Platt2017.pdf (241.33 kB)
Creating aptamers and their use in resisitive pulse sensors
conference contributionposted on 2018-03-13, 11:17 authored by Mark PlattMark Platt
Resistive pulse sensors, RPS, are allowing the transport mechanism of molecules, proteins and even nanoparticles to be characterized as they traverse small channels. Here we present our recent advancement of the technique identifying key experimental designs for potential POC assays. The first assay utilized superparamagnetic beads, if the surfaces of the beads are modified with an aptamer, the frequency of beads (translocations/minute) through the pore can be related to the concentration of specific proteins in the solution. Herein, we have demonstrated the successful use of TRPS to observe the binding of two proteins, to their specific aptamers simultaneously. We then adapt the measurement strategy and demonstrate that the translocation times of particles can be used to infer the zeta potential to measure the change in zeta potential of DNA modified particles. By measuring the translocation times of DNA modified nanoparticles as a function of packing density, length, structure, and hybridisation time, we observe a clear difference in zeta potential using both mean values, and population distributions as a function of the DNA structure. Finally we present the first comparison between assays that use resistive pulses or rectification ratios on a tunable pore platform.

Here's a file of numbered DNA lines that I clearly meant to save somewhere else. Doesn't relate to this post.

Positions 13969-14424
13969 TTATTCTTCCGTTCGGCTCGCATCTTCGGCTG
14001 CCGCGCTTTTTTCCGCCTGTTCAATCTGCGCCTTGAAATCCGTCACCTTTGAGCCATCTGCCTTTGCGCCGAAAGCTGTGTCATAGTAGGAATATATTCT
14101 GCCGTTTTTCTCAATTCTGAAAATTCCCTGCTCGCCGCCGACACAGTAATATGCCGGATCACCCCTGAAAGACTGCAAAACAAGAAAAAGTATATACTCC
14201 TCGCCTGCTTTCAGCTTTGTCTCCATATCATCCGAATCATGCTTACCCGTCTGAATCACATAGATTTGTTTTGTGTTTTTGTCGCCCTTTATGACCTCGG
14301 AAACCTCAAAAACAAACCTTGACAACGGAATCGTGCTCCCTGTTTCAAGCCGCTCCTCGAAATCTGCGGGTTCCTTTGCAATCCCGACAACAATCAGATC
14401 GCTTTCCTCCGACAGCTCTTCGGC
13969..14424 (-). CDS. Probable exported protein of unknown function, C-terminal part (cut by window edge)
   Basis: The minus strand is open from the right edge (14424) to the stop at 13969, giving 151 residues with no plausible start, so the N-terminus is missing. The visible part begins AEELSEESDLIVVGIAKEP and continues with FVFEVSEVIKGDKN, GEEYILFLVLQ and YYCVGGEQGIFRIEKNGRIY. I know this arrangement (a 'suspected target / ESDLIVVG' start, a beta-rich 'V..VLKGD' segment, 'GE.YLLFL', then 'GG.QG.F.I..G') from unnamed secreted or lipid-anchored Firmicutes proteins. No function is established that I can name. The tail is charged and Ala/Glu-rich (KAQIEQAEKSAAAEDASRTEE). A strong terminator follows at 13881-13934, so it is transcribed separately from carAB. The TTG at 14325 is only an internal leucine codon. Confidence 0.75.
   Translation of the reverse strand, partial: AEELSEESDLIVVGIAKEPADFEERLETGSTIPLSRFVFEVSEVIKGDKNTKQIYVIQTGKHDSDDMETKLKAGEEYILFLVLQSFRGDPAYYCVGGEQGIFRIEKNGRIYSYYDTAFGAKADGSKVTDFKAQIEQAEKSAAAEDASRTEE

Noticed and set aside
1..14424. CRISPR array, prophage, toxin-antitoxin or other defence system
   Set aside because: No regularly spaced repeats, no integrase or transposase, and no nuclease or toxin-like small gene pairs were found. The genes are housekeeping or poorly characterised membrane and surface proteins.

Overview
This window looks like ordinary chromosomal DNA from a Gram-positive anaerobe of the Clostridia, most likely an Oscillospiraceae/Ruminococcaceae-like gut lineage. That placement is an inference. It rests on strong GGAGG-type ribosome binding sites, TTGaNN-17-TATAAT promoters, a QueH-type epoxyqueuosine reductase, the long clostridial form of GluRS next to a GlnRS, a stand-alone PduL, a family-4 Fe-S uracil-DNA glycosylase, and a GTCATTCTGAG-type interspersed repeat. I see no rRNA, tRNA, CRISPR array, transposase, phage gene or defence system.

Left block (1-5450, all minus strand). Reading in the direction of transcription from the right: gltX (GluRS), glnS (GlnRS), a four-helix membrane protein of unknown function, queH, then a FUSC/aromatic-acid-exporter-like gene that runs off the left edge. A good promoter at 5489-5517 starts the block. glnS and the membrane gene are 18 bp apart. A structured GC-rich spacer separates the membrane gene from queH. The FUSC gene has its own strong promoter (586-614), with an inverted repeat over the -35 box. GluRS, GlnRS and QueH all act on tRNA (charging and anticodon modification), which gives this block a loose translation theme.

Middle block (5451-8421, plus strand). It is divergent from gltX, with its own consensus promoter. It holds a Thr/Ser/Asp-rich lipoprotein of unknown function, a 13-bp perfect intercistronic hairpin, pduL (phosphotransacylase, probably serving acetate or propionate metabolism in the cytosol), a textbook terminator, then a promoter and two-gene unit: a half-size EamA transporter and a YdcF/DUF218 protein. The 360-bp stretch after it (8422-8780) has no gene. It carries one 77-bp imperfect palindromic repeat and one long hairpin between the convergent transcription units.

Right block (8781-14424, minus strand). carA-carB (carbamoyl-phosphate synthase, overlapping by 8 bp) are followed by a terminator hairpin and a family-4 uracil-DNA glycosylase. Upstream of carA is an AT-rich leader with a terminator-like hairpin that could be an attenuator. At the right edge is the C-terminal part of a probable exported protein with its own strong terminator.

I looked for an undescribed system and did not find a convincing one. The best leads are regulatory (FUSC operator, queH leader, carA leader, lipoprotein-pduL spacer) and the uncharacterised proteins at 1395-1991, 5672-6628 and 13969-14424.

Published inBiosensors 2016 Procedia Technology
Pages12 - 13
CitationPLATT, M., 2017. Creating aptamers and their use in resisitive pulse sensors. Procedia Technology, 27, pp.12-13.
PublisherElsevier © The Author
- VoR (Version of Record)
Publisher statementThis work is made available according to the conditions of the Creative Commons Attribution-NonCommercial-NoDerivatives 4.0 International (CC BY-NC-ND 4.0) licence. Full details of this licence are available at: https://creativecommons.org/licenses/by-nc-nd/4.0/
NotesThis is an Open Access Article. It is published by Elsevier under the Creative Commons Attribution-NonCommercial-NoDerivatives 4.0 International Licence (CC BY-NC-ND). Full details of this licence are available at: http://creativecommons.org/licenses/by-nc-nd/4.0/. This paper was also presented at Biosensors 2016, Gothenburg, Sweden, 25-27 May 2016.